Weingarten is a municipality with about 10,500 inhabitants. Due to the village structure, often three, sometimes even four generations of a family live here in the same house or at least in the village, so that they can support each other. Unfortunately, even in Weingarten it is increasingly common that older people live alone or as a couple in their large houses because the children have moved away with their families. They want to stay, however, in their familiar neighbourhood and get along quite well in everyday life. But eventually strengths decline, and the loved and familiar garden or vineyard cannot be cultivated anymore. Often, they can no longer drive a car which makes it difficult to do the shopping or visit the doctor as there is a shortage of local public transportation. Additionally, there is an increase of acute or chronic illnesses among the inhabitants. Sometimes the partner develops dementia. In all these situations, people depend on help from outside.
Another problem is the loneliness. Often adult children are occupied with their jobs. Old friends and neighbours have died already. There are also many young families in the newly developed areas who have no support from their parents in the village. Most young mothers work and caring for a child can present a problem.
Fortunately, there are also many very fit pensioners in the village who are looking for a task or who would like to help out once in a while. Many older people whose physical strength has indeed diminished still want to be involved in the community. They may do so by passing on their vast life experience to future generations.
The idea was to bring all these people together in a cooperative society in order to support each other according to need and life situation. We were stimulated by two senior citizens’ cooperatives in Baden-Wuerttemberg. Hence, we invited the staff of the local Nursing Home and Social Welfare Office, the district councillors and mayors, church parishioners and all interested citizens to develop a concept for an intergenerational support network that fits our community.
At these very popular meetings many new ideas emerged. An elderly gentleman, for instance, said he could keep house well alone, but could not climb a ladder because of his dizziness. If a light bulb has to be replaced or the curtains are to be washed he would need help. A young man said he would like to do auxiliary work in the garden. In exchange he would be glad if someone could some time visit his grandmother who is often alone. Because he is working he has little time. Another person had the idea: “I always pick up my grandchildren from kindergarten. Then I in turn could take another child home where the mother is ill in bed.” An old lady asked: “Who could take care of my cats when I go to the hospital?” A young woman immediately agreed to take care of that.
One big problem of our community is that many vineyards are lying idle, since the owners due to their age can no longer farm them and the young do not know how to do it. But if there are young people stepping in to do the work and the older people show them how to do it, would be a great contribution to the preservation of our village structure.
At the same time, however, there were also concerns that the civic cooperatives could become a rival to care services or craft enterprises. To avoid this, nursing activities were excluded from the assistance. It was also clarified that only manual labour is offered which doesn’t compete with the local craftsmen due to economic reasons.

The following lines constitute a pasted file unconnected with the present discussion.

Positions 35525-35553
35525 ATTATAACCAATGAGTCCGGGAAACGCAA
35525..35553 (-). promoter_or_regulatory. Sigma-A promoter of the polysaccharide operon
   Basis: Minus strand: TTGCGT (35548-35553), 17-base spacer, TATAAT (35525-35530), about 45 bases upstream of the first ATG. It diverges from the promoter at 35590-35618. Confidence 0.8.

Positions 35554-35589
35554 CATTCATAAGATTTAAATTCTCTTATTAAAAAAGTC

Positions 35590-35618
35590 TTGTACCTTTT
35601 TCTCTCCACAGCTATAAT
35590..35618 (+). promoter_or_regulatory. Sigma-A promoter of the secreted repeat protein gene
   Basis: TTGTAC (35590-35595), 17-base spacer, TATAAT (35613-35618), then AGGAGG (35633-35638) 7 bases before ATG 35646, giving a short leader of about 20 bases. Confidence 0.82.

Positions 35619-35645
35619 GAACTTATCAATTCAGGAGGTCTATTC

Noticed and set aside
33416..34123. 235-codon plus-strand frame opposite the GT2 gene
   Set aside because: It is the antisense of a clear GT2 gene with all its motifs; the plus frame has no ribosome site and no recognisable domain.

The mayor and Municipal Council decided to support the project and fund a questionnaire to identify the nature and extent of support needed and services offered by all citizens of the community. 4,700 questionnaires were distributed to the households of which 15% were evaluated. This resulted in a large number of auxiliary offers. A small working group was formed, and a statute was drafted to provide the civic cooperative with a legal and organisational structure.
The current cooperative law and its procedural and auditing regulations forced us to choose the legal form of a registered association for the start-up phase. With appropriate development of the association the transformation into a registered cooperative is provided.
It took little more than two years from the idea to the inauguration meeting, where we found solutions to the problems in almost monthly talks. It included taking out insurance for members of the civic cooperatives in order to be covered in the event of damage.
At the inaugural meeting in July 2013, there were 54 members. Meanwhile the association has grown to 172.
Once a member needs help he or she turns to the Civic Cooperative, if need be through a trusted person. In most cases this is done by telephone, rarely by e-mail or in person during office hours in the meeting centre. The office service selects from a list “Who offers what?” those members who want to provide the assistance. It must be considered that there is no entitlement to the provision of the assistance. When a member can offer the requested service, he or she will contact the person seeking help to clarify the details. Thereafter he or she is commissioned by the association to carry out the service. After completion, recipient and donor will sign a certificate of performance that shows duration and type of support. This document is the basis for the time credit or account.
At the Weingarten cooperative for instance, every hour performed through honorary commitment is credited to a time account, so that the honorary commitment does not find ideal recognition alone. If a member has “compiled” a time credit, the time account is accessible at any time to pay for the help received. With this form of compensation, the account holder incurs no losses as with other generally known account models. Hence, one hour will remain also one hour in the future.